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STRANGERS IN THE CITY(director/writer: Rick Carrier; screenwriter: Elgin Ciampi; cinematographer: Rick Carrier; editor: Stan Russell; music: Bob Prince; cast: Robert Gentile (Filipe Alvarez), Camilo Delgado (Jose Alvarez), Rosita De Triano (Antonia Alvarez), Greta Margos (Elena Alvarez), Robert Corso (Caddy), Bob O’Connell (Dan), John Roeburt (Grocery man), Ruth Kuzab (Jo), Kenny Delmar (Mr. Lou), Dan Williams (rapist), Padjet Fredericks (Buck); Runtime: 83; MPAA Rating: NR; producer: Rick Carrier; Embassy Pictures; 1962)
“Hollywood version of rough life for newly arrived Puerto Ricans to the slums of NYC.”

Reviewed by Dennis Schwartz

Hollywood version of rough life for newly arrived Puerto Ricans to the slums of NYC. The Anglo cowriter, cinematographer, producer and director, Rick Carrier, in the only film he ever directed, sets it in Spanish Harlem. This rarely seen indie (financed by executive producer Joseph E. Levine) is overwrought as a melodrama but its heart is in the right place and that compensates for a lot of the poor dramatic decisions. It’s an earnest and at times compelling slice of life drama, that tells the Puerto Rican experience in America–territory few Hollywood films cover. To give it an authentic feel, it was shot in and around the vicinity of East 108 St.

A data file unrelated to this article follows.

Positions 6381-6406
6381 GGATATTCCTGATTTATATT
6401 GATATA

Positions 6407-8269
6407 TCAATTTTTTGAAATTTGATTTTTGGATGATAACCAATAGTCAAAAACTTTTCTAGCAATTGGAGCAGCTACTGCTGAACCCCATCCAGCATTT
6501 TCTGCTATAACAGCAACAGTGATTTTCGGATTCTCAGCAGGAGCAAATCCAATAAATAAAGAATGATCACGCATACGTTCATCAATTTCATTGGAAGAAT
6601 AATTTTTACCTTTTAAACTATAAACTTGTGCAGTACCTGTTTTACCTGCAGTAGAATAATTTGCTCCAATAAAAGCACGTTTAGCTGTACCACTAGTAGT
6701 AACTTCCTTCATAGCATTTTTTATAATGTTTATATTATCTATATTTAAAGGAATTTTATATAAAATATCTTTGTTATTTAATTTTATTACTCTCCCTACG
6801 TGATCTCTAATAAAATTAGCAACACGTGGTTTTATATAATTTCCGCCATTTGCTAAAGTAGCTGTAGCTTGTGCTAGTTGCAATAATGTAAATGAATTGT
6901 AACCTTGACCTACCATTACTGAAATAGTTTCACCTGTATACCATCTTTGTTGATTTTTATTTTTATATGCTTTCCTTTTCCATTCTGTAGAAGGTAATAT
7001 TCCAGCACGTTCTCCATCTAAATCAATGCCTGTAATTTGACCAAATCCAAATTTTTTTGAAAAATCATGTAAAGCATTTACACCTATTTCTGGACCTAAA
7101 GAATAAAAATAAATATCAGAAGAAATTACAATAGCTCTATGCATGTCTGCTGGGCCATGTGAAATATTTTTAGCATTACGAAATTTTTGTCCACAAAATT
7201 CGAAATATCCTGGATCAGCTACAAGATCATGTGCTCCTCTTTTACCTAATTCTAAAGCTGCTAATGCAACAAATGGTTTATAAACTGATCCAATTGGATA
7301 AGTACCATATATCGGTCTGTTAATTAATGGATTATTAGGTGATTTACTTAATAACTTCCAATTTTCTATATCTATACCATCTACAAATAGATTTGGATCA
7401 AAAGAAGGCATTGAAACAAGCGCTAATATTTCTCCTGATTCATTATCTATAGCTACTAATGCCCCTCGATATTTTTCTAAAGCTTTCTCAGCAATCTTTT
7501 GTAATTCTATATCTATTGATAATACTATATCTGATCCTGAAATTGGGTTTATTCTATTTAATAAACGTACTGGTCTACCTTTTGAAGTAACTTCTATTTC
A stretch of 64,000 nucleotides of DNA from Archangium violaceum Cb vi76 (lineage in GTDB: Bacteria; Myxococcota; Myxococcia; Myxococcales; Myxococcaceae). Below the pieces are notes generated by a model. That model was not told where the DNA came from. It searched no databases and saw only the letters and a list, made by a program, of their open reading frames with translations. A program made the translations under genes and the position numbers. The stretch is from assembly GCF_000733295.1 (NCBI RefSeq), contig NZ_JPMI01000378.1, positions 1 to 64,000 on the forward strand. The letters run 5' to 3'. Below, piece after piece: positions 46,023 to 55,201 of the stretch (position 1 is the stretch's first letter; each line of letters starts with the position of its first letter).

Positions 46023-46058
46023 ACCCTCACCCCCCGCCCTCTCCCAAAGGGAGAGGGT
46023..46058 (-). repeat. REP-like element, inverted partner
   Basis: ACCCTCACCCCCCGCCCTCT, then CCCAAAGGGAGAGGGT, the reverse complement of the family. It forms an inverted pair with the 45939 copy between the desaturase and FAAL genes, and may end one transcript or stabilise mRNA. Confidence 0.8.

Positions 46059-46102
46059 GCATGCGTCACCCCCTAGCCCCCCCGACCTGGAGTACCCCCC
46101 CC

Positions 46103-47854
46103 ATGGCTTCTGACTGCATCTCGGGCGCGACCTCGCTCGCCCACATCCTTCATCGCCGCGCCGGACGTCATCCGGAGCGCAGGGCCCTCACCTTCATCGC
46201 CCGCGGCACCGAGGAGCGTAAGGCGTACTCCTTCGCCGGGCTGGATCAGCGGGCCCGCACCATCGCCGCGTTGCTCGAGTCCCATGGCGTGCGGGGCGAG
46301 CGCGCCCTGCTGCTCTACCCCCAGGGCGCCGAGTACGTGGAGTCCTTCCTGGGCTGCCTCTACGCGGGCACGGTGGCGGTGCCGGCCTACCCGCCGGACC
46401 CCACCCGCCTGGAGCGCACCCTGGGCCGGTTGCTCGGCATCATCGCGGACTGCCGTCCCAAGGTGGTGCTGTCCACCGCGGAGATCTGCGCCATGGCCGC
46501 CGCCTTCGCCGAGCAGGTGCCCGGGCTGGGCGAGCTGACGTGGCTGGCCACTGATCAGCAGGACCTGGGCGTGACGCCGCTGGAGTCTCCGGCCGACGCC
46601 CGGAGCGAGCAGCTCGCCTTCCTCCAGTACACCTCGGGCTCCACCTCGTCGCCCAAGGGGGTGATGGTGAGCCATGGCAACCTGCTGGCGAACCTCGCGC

The Alvarez family arrives in NYC during the Christmas season to try and make a better life. The proud but vain father Jose (Camilo Delgado), a guitarist who dreams of being a great player, gets fired from his diner job because he refuses to wash dishes and ruin his musical hands. Though the family faces unpaid bills and possible eviction, the old-fashioned, glum and obstinate Jose refuses to allow his caring wife Antonia (Rosita De Triano) to work. Teenager Filipe (Robert Gentile) gets a job as a delivery boy for a nasty white grocer (John Roeburt), and finds it difficult walking the streets as a Spanish gang, led by the dandified narcissist Caddy (Robert Corso), keeps jumping him and his boss holds him responsible for goods stolen and cans him. Filipe’s 18-year-old beautiful sister Elena (Greta Margos) gets raped in the street and then takes a factory job for an unscrupulous shop foreman (Bob O’Connell) in the garment center, where’s she’s recruited as a call girl for Mr. Lou’s (Kenny Delmar) escort service.

The film piles on overwhelming misfortunes and fills the screen with despicable bigots and vile characters, making the characters seem more symbolic than real. The director travels down the path of tragedy, as the naive family comes apart as they can’t deal sensibly with their dire circumstances and some of the city’s most rotten elements. It’s an unpolished work, that in its Greek tragedy conclusion becomes too hysterical and suffers further because of the uneven performances (from a believable Gentile and Corso to a less than convincing Delgado). In the end things seem over-simplified, as it tries to say everything it could about the trials and tribulations of this poor and unprepared for NYC slum life family and in doing so says much less than it could have if it perhaps took a different tact. Nevertheless, it’s worth seeing because there are so few films on the Puerto Rican experience and this one is clearly on the side of the newcomer who has no support in the new country and has to live in a tenement with rats in their dumpy one-room apartment.


Dennis Schwartz: “Ozus’ World Movie Reviews”